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Music and myth

Theatre abounds with tales of understudies coming on at the last minute and singing their way to glory. It’s mostly myth — but for tenor Jay Hunter Morris, who sings Siegfried in the opera currently on at all Cinema Nouveaus, it’s reality.

Siegfried is reputed to be the most difficult tenor role in all of opera. There’s quite a lot of upper-range singing, and even for a Wagnerian work, it’s long. It’s also somewhat athletic — Siegfried is supposed to be a courageous but not very bright youth, so the part calls for a tenor who can leap about the stage, climbing mountains and killing dragons. At the same time, he needs enough experience to pace himself while singing some quite difficult music.

The first tenor signed for the role sensibly changed his mind, and the second one fell ill two weeks before the opening.

Enter Morris, who seems to have waited his entire life for this chance. He’d understudied the role in companies in the US and Europe and had actually sung it a few months ago with the San Francisco Opera.

How did he approach this daunting task? In a film clip during an interval, we see him walking to his dressing room after a rehearsal, and he’s smiling broadly. “Man,” he says, “this is fun!”

The interviews and slices of backstage life slotted into the Metropolitan Opera’s Live in HD series can be fascinating. In one, Morris tells Reneé Fleming that it wasn’t so long ago that he was selling rollerblades on Central Park West, and during a two-month break he went home to Paris, Texas and handed out towels at the local health club.

“It’s a long way from Paris, Texas, where I grew up,” he says, in a Texas drawl, “to singing Siegfried at the Metropolitan Opera.”

Reviewers have praised his singing as “admirably clean and honest”, his performance as “fresh and energetic”. He doesn’t look 17, but he doesn’t look mid-40s either, and he is remarkably handsome.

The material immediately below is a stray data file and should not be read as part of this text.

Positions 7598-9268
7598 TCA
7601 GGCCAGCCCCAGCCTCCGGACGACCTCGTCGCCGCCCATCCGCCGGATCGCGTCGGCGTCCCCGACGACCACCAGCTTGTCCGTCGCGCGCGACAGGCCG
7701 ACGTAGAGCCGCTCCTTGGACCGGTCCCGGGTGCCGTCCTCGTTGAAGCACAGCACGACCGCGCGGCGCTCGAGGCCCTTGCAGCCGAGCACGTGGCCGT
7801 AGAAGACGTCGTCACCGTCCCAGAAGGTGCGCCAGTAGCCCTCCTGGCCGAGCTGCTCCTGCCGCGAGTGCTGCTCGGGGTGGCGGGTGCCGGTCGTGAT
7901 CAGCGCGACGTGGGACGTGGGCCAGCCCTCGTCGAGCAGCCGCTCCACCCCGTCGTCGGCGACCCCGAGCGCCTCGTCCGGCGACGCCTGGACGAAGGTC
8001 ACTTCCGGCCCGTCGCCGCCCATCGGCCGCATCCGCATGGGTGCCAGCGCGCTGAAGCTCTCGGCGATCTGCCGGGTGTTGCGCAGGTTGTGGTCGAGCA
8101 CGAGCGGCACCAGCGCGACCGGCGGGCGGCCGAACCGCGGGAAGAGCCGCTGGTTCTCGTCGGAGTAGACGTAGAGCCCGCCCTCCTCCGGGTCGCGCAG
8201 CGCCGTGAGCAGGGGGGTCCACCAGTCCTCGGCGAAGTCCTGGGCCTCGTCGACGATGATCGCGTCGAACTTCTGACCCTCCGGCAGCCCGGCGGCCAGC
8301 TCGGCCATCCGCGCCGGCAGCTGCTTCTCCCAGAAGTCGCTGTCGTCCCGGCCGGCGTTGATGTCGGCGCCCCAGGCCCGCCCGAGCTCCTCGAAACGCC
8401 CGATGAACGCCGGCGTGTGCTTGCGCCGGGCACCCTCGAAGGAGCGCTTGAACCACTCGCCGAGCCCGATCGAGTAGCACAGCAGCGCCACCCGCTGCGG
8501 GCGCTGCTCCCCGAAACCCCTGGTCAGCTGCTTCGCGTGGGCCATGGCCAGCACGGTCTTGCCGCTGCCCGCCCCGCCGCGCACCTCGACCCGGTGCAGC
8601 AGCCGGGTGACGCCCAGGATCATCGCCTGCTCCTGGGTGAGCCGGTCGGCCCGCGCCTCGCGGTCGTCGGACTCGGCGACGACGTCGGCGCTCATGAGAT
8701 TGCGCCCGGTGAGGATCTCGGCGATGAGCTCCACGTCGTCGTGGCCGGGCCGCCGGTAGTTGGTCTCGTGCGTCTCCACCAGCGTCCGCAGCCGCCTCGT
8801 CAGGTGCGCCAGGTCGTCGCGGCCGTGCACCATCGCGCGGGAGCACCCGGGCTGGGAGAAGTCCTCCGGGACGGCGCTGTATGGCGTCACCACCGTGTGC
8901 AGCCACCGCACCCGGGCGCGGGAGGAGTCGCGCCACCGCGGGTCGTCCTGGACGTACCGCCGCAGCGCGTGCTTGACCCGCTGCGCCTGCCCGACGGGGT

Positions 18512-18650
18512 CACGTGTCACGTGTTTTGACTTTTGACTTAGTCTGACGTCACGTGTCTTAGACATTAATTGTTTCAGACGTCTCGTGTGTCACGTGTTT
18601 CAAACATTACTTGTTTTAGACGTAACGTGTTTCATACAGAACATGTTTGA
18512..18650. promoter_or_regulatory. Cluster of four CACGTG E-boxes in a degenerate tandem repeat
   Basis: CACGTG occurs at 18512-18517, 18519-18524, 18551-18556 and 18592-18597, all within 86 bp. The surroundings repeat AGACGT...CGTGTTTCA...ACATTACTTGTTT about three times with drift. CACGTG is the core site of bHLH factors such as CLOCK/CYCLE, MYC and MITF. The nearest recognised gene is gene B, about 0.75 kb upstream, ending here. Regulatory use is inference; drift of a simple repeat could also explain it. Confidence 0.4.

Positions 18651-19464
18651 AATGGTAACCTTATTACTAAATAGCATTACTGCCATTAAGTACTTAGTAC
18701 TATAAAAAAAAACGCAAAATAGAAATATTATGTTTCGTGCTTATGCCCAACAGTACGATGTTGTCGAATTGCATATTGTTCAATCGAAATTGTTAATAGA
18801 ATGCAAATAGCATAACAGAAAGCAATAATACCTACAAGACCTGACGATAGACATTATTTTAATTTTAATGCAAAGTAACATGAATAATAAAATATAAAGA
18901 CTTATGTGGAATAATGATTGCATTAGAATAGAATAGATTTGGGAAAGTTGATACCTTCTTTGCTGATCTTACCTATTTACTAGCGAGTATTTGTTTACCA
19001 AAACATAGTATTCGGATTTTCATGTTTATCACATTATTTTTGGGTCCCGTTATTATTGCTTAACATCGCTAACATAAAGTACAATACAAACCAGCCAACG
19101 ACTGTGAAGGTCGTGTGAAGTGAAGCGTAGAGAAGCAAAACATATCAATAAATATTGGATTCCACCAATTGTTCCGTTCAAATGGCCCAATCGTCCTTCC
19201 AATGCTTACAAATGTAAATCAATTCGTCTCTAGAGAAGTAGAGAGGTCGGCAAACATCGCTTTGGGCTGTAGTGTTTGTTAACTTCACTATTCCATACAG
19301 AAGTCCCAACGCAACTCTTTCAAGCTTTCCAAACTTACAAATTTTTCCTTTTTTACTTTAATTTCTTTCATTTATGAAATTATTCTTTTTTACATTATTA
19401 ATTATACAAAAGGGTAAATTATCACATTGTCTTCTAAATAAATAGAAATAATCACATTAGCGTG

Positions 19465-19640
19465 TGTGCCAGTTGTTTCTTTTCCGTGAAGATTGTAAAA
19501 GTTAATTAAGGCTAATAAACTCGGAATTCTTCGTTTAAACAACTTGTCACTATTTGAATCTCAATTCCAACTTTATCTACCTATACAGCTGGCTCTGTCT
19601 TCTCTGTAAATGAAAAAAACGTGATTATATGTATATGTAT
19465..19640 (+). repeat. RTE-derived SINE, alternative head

Deborah Voigt is one of the few dramatic sopranos who can manage a credible Brünnhilde close up, whether bounding on to the stage in Die Walküre and singing “Hojotoho” or, in Siegfried, falling in love with a dolt who thinks she might be his mother. The rest of the cast gives thrilling performances, from Eric Owens as the evil dwarf Alberich to Welsh bass-baritone Bryn Terfel, who was born to sing Wotan/The Wanderer, as he concedes in one of those interval interviews.

One caveat — too much of the opera takes place at night and the first act is set in a dimly lit workshop. A bit more light on the subject might cut some of the heavy atmosphere, but it would also cut out some of the eyestrain.

Siegfried is billed as five and a half hours, which is quite a lot of Wagner. But because operas in the series are filmed in real time, there are long intervals. During two 35-minute breaks one has the chance to nip out for a quick cappuccino, but those who linger risk missing some of the backstage interviews.

The final opera in the Ring cycle, Götterdämmerung, is scheduled for early March. There will be plenty of singing before then. The next production, opening on December 9, is Philip Glass’s Satyagraha, based on Gandhi’s life in South Africa. It’s sung in Sanskrit.

Siegfried shows at Cinema Nouveau until December 2. See more clips from the Metropolitan Opera on their YouTube channel.

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Barbara Ludman
Guest Author

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